Boye Brogeland, a Norwegian player, became convinced that Fisher and Schwartz had made prescient bids and plays that they couldn’t have found with skillful sleuthing alone. “Bridge is such a logical game,” he told me. “When you do a lot of strange things in a very short period of time, and those strange things are successful—it just doesn’t happen.” He spent hours studying records of hands that he and his partner had played against Fisher and Schwartz, and concluded that they had been cheating. “I just didn’t know how they were doing it,” he said. (Fisher and Schwartz have denied all the allegations.)
Brogeland is in his early forties. He has blond hair, much of which often seems to be sticking straight up, and a more athletic build than most of the world’s best bridge players. (At major tournaments, the relatively few players who look as though they’ve spent much time outside tend to be the smokers.) Brogeland had been a teammate of Fisher and Schwartz during the two previous tournament cycles, on a six-player team sponsored by a retired American businessman.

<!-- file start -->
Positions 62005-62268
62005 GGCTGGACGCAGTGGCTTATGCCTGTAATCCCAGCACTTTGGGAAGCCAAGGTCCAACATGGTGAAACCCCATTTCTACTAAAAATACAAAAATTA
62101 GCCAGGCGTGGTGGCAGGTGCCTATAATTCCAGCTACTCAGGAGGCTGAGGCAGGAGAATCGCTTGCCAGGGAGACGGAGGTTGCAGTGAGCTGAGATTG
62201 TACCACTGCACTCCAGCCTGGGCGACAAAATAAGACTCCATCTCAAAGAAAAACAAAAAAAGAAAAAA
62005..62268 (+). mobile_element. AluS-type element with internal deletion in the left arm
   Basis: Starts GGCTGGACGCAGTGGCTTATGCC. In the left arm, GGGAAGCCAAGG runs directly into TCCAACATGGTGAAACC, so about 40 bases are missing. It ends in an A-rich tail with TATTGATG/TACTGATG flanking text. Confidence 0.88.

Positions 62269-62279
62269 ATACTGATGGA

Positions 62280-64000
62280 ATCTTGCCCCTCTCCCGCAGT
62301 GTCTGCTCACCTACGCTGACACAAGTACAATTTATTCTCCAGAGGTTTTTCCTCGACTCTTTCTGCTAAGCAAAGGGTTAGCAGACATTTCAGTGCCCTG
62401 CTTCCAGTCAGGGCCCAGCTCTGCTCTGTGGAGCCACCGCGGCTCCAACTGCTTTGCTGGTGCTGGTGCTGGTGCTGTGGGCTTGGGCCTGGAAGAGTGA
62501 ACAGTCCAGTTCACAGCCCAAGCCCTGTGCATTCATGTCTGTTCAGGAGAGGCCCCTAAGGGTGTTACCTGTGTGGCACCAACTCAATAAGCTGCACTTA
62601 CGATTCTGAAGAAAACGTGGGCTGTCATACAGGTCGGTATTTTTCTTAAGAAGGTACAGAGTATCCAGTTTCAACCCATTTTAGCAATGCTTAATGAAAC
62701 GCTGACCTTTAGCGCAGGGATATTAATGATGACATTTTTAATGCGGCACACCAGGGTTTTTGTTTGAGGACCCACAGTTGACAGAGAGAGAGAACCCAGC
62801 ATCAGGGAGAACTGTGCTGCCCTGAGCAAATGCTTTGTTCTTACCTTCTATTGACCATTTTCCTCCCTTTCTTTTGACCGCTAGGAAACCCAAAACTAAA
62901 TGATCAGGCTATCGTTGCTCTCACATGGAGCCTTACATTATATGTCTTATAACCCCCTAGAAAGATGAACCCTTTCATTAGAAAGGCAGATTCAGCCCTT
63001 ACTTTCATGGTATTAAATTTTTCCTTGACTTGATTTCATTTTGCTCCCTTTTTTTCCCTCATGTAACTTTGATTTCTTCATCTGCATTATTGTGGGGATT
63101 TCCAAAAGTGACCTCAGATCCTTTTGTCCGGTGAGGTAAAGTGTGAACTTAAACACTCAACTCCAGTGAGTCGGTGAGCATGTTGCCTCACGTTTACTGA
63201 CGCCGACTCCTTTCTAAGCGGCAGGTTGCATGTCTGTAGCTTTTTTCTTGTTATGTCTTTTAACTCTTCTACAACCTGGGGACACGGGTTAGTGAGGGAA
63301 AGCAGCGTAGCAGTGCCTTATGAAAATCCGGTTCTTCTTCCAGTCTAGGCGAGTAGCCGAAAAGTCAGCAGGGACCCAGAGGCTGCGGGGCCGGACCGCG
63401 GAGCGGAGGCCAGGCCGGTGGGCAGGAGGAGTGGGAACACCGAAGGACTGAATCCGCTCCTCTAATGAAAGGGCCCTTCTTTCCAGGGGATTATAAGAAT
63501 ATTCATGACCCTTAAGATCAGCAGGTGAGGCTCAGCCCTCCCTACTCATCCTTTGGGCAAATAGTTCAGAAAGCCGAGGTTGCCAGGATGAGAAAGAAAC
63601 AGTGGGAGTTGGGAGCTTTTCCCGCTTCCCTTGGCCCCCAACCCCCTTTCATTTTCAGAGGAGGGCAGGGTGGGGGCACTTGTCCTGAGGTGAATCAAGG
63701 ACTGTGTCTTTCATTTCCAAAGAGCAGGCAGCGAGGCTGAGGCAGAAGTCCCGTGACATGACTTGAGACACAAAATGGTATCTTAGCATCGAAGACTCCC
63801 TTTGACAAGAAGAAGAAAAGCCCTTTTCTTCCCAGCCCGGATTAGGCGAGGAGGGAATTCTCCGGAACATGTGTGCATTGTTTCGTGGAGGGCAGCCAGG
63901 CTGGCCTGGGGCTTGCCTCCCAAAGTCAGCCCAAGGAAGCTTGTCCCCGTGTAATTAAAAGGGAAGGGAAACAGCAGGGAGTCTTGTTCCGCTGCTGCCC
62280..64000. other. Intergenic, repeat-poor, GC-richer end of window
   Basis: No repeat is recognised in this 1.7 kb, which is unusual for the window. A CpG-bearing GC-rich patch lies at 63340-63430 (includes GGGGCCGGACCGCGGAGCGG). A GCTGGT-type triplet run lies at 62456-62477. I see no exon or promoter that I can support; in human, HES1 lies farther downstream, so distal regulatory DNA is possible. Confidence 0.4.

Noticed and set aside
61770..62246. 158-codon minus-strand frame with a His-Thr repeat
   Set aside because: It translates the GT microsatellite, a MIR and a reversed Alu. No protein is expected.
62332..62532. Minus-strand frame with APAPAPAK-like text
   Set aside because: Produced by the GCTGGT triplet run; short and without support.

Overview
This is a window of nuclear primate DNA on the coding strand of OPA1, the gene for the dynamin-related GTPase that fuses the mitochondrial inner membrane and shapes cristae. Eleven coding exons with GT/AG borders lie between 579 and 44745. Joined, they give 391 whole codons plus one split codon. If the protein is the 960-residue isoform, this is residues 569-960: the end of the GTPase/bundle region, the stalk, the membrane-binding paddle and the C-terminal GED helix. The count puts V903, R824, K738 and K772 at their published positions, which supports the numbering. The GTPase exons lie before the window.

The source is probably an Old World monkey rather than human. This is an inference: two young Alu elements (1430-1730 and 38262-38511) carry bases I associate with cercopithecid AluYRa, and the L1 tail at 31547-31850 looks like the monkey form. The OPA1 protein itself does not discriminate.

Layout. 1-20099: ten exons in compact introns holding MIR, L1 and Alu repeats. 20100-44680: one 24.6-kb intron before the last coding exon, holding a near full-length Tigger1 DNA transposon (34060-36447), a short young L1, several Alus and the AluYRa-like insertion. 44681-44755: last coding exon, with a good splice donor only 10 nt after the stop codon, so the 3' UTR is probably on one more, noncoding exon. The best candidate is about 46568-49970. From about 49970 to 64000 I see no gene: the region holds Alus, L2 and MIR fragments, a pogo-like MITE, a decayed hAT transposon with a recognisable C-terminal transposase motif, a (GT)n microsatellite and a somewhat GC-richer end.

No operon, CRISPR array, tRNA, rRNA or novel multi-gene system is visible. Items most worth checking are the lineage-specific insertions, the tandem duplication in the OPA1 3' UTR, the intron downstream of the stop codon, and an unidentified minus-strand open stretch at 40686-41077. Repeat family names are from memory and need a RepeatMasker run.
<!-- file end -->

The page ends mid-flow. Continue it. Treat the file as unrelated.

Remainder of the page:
In 1975, two members of a later version of the Blue Team were caught signalling under the table with their feet; they’ve been known ever since as the Italian Foot Soldiers.
An American player told me that the Blue Team’s cheating might be considered an inevitable consequence of Italy’s unusual card-playing culture. In briscola, a popular trick-taking game, one of the objects is to surreptitiously pass information to your partner, without being observed by an opponent.